Kazakhstan Stories and Tips

Community-Based Tourism

Kazakhstsan is emerging from decades of a Soviet system, and some of the remote rural areas are getting left behind. There is plenty of money in this land full of oil and natural resources, but it stays in the hands of the few. Big cities grow, rich people get richer, and the rural poor are left to struggle.
In an effort to address this, a network of homestay accommodation is slowly being established across the country. Here visitors can enjoy simple living and home-cooked food and experience the way of life of places where life is relaxing.
One such place is Karkaraly, a small town a long way from anywhere. I travelled overnight from Almaty, the former capital of Kazakhstan and still the main city. The train was hot and stuffy, and the freezing air struck my face when I emerged 14 hours later. Gratefully, I found the car that was waiting to drive me and my companions the 300km to Karkaraly. This was a memorable journey, mostly because nothing happened. We travelled over bleak, beautiful snow-covered land. In the 3-hour journey, the only signs of life were a tiny rodent and a huge eagle. No signs of habitation were visible, except occasionally a hut in the distance. No cars travelled in either direction until we came very close to Karkaraly.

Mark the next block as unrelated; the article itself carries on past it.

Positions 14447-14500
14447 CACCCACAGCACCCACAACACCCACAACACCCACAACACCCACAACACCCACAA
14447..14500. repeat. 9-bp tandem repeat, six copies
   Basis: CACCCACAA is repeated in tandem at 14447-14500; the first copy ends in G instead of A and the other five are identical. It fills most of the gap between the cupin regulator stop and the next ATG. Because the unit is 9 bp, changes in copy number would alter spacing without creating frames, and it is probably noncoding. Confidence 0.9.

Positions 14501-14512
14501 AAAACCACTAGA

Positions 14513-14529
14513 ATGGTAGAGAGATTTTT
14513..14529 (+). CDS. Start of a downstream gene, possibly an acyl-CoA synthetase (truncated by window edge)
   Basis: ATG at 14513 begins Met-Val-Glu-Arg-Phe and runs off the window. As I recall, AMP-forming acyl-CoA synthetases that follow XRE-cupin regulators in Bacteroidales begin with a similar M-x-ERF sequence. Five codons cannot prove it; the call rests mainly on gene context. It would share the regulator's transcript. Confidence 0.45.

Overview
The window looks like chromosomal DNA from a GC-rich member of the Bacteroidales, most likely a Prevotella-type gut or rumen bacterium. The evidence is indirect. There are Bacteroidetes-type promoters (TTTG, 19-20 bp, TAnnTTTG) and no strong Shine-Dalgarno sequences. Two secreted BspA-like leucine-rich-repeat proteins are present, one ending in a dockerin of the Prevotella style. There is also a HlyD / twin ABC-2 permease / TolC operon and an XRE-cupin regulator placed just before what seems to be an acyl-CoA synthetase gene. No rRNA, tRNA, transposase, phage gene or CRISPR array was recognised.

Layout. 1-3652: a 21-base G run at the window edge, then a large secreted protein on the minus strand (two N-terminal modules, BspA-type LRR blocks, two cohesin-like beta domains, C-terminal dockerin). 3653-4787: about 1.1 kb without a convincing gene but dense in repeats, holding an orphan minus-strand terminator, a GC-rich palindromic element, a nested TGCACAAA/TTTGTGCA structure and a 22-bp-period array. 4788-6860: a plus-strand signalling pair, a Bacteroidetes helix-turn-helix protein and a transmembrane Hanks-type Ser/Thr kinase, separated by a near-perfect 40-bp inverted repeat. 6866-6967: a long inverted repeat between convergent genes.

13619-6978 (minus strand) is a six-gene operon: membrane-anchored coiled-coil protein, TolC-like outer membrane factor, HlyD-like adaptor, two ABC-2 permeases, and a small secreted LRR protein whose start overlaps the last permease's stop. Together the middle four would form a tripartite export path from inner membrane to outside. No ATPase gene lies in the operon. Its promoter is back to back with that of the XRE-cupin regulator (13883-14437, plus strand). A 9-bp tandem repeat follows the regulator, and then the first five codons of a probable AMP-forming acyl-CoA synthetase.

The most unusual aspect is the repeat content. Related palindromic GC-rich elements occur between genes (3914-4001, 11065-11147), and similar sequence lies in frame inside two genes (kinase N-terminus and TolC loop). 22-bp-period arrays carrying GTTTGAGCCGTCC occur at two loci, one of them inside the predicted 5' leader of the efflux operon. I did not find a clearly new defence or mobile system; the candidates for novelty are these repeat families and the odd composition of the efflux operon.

On arrival we were greeted warmly, but we were not allowed to stay in a homestay, as our host decided that our weak European constitutions weren't up to the cold. Instead we went to the sanitorium, still a popular place for people to visit. The room was fine, but the food and service retained something of its former Soviet glory.
We had gone to give training to future homestay owners, though by the way they welcomed us, it seemed that it was us who had more to learn. We were invited home one evening to huge quantities of food and lots of vodka. Both went down well. There was perhaps more vodka than was good for me, but I used the cold as an excuse. Plus it was quite hard to refuse.
Karkaraly is not blessed with obvious tourist attractions, which is part of the appeal. In the depths of winter we were wonderfully well looked after but could not get a taste of the place for tourists.
There is a national park with a range of species unique to it. A knowledgeable guide will lead you by foot, or go by horse. There is a lake for swimming, with a beach that is probably about as far away from the sea as it is possible to be.
But most of all there are the people: warm, friendly, welcoming, and keen to introduce you to their simple way of life. There might be traditional dancing or singing, and the people of the area are fine craftsmen. Come to Karkaraly for rest and relaxation and a slice of culture unlike any other. Not only will you have a good time, but by choosing to take a holiday here, you will be helping the regeneration of the region.
Having a good time and feeling good about it: what more could you ask in a holiday?

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